RTA's HealthLine Could Get a Lot Slower With New Fare Enforcement Method

Effective today and until further notice, the Greater Cleveland Regional Transit Authority (RTA) has announced there is a change in fare collection policies on HealthLine vehicles.

Instead of the "proof of payment" system, where riders purchase tickets ahead of time and produce their fare cards for roving fare enforcement officers, HealthLine fare inspection will be now done by the vehicle operator at the fare box in the front of the bus.

RTA asked that riders continue using the ticket vending machines available on HealthLine platforms to speed up the boarding process.

"If purchased off board," read the RTA statement, "you will be able to 'show and go' with an activated All-Day, 7-Day, Monthly pass or mobile ticket."

On day one of this new policy, according to one rider, the HealthLine efficiency has been dramatically reduced.
An RTA spokesperson said that the new method was not the result of an assault lawsuit, as referenced in the Tweet above. Here is the RTA's statement in full:

A judge issued an opinion that challenges our fare enforcement process. While the city is considering its next steps, and RTA is reviewing the impact of the decision, RTA is modifying our process and testing it to determine the best way to employ the most efficient fare collection method without impairing on-time performance.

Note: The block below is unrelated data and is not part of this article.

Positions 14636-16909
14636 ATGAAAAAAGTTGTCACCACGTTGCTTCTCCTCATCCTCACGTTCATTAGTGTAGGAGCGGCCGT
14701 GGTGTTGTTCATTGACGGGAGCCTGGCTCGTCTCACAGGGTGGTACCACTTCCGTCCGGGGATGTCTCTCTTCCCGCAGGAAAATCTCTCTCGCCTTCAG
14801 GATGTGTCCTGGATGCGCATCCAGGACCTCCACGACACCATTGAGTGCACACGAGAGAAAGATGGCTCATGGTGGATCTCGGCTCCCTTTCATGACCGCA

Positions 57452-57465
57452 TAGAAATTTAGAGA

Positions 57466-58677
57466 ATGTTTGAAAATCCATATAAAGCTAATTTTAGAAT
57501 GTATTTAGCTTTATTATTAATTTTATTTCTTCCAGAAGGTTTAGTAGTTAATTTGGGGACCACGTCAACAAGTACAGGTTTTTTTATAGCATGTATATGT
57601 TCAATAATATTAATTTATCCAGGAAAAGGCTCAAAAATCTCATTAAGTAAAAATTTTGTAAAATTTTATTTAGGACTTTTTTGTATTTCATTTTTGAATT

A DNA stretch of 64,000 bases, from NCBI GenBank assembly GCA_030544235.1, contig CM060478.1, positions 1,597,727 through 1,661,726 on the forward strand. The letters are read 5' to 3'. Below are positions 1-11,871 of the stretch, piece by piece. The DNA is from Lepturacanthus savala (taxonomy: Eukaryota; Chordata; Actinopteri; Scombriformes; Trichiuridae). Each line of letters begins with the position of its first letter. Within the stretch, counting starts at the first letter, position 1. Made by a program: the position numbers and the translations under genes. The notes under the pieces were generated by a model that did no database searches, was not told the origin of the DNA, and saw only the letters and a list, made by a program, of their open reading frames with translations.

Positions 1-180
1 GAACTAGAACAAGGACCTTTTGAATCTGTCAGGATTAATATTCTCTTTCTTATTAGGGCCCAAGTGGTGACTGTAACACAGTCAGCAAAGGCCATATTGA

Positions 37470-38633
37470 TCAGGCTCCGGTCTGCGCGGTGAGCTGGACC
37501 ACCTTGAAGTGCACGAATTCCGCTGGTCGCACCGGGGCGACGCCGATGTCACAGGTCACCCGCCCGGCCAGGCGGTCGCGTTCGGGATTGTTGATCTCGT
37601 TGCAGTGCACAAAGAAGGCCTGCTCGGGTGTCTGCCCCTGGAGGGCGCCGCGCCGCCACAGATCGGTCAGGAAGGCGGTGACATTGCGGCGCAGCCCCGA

We are telling customers that over the next several weeks, RTA is altering its procedure with respect to proof of payment validations on the HealthLine. Customers will see more Transit Police officers on station platforms as opposed to on vehicles, and will be requesting to see valid proof of payment.

When Transit Police officers are not on site, the proof of payment validation will be done by the Health Line operator.

Over the next several days, this new method may slow down operations, but over time, we expect to again be able to provide the most efficient service without impairing on-time performance.
Last month, Scene published an article in which RTA fare enforcement officers expressed frustration with enforcement policies and the low morale therefrom. 
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Sam Allard

Sam Allard is the Senior Writer at Scene, in which capacity he covers politics and power and writes about movies when time permits. He's a graduate of the Medill School of Journalism at Northwestern University and the NEOMFA at Cleveland State. Prior to joining Scene, he was encamped in Sarajevo, Bosnia, on an...
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